There is need to short-list issues. A start could be made with challenging the role of Indian forces, as provided in the Governor General’s letter of 27 October 1947 and UN Security Council Resolution 47. In this regard the three UN Reports, two of OHCHR and the third by UN Secretary General are on the side of the people of Kashmir. A further important and favorable evidence of Indian undertaking is the telegram of 7 November 1947 from Prime Minister of United Kingdom Clement Attlee addressed to Prime Minister of Pakistan Liaquat Ali Khan, that Indian forces would be withdrawn as soon as law and order is restored and people will have a right to express their will through a UN supervised Plebiscite. We could highlight the report of the Autonomy Committee appointed by Jammu and Kashmir Government in 1996, published in July 2000. The report has informed India that the State had a limited accession with it and had never merged in the Union of India. The report was adopted by both houses of the assembly. All this could be highlighted in the context of UN jurisprudence on the holding of a Plebiscite in Jammu and Kashmir. August 5 and 31 October 2019 actions by the
Government of India are a grave violation of UN Security Council resolution of 30 March 1951. United Nations was about to hold a Plebiscite by first November 1950 and we need to prepare our case on the points that favour us and seek a convincing rebuttal to any adverse claims made by India. Government of Azad Kashmir, Kashmiri experts, Government of Pakistan and Pakistani experts, experts from diaspora (including non-Kashmiris as well), experts from the United Nations and others, need to be brought on a common platform, to consider, the kind of action, that USA had started in August 1951, by preparing its document titled “Kashmir Dispute and Future Action”, for a reference to be made to International Court of Justice. This preparation could incorporate the proposal made in para 4 and 5 of Prime Minister of United Kingdom’s telegram of 22 November 1947, to check with the President of ICJ for referring Kashmir dispute to   ‘international experts’. We could check with the US and UN Security Council, on the argument that “the Security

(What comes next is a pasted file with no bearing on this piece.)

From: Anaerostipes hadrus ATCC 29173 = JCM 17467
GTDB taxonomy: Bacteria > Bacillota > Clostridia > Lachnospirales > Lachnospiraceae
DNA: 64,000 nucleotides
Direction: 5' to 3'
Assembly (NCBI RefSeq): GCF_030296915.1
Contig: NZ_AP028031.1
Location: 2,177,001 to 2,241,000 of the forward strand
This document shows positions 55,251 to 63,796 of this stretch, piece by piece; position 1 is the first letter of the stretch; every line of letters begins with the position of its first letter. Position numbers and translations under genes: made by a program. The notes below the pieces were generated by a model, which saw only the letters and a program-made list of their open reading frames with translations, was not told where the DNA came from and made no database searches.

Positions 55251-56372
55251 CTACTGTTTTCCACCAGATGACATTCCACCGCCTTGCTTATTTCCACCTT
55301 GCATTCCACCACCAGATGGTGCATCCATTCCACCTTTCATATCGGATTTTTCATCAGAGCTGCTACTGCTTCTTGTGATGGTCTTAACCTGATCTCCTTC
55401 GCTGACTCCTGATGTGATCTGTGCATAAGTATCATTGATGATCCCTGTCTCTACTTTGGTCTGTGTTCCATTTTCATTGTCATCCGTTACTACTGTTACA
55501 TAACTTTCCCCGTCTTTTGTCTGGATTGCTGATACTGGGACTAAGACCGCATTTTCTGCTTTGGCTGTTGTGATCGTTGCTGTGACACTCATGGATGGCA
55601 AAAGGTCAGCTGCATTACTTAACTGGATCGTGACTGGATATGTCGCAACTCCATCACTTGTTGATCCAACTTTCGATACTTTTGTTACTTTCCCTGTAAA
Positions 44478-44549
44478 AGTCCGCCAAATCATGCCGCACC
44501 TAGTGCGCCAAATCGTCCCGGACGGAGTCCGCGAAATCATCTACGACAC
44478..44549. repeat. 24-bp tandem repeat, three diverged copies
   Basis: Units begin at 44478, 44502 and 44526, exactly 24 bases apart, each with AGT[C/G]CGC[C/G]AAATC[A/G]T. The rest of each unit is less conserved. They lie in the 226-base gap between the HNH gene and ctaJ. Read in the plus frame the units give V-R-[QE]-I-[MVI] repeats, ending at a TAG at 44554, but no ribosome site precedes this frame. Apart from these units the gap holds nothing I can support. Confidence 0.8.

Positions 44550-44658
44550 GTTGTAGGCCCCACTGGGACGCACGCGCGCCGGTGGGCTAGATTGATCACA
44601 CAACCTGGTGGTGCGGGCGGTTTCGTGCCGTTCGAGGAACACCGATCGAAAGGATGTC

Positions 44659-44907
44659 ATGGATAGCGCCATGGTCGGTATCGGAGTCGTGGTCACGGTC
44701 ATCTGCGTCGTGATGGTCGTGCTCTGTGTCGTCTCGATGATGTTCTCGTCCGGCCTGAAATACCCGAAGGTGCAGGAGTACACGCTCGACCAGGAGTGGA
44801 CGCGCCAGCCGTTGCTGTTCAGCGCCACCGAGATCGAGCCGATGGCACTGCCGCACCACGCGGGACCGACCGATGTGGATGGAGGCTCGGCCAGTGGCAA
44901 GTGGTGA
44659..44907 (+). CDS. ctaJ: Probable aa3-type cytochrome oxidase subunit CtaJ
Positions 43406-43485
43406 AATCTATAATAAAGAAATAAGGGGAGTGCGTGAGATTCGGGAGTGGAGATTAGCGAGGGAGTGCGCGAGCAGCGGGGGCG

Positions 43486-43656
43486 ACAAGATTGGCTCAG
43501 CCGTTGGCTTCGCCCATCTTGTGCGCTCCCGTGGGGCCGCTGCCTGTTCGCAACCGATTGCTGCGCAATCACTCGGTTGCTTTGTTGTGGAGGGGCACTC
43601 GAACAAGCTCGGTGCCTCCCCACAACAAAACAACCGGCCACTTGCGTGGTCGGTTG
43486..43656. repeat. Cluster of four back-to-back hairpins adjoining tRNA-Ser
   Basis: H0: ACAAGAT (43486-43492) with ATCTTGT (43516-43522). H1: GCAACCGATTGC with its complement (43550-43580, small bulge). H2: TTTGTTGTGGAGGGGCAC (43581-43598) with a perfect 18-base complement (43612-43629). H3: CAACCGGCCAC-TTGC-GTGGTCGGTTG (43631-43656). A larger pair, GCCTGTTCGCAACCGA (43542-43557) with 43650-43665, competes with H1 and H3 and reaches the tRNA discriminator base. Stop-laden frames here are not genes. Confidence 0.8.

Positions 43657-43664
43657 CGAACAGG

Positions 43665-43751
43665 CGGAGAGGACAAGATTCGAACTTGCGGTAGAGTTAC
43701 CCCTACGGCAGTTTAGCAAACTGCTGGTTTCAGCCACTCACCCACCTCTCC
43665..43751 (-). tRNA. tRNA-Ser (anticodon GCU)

Council has a positive duty to assist the parties in finding a just and equitable solution”. It has been duly held at the UN Security Council that, “unless the parties are able to agree upon some other solutions, the solution which was  recommended by the Security Council should prevail, which is that there should be a plebiscite.” We need to push for a UN force in Kashmir or propose an addition in the UNMOGIP already there. UN Security Council has held that sovereignty of India or of Pakistan is not involved in the proposal to send a United Nations force into the State of Jammu and Kashmir for a temporaryand limited purpose.” It has also been clarified that, “Under the circumstances and pending the holding of a plebiscite, neither India nor Pakistan can claim any sovereignty over the State of Jammu and Kashmir.” Prime Minister Imran Khan, has the ability, to enlarge the constituency of support for the people of Kashmir. There is need for a course correction.

(The author is President of London based Jammu and Kashmir Council for Human Rights – NGO in Special Consultative Status with the United Nations)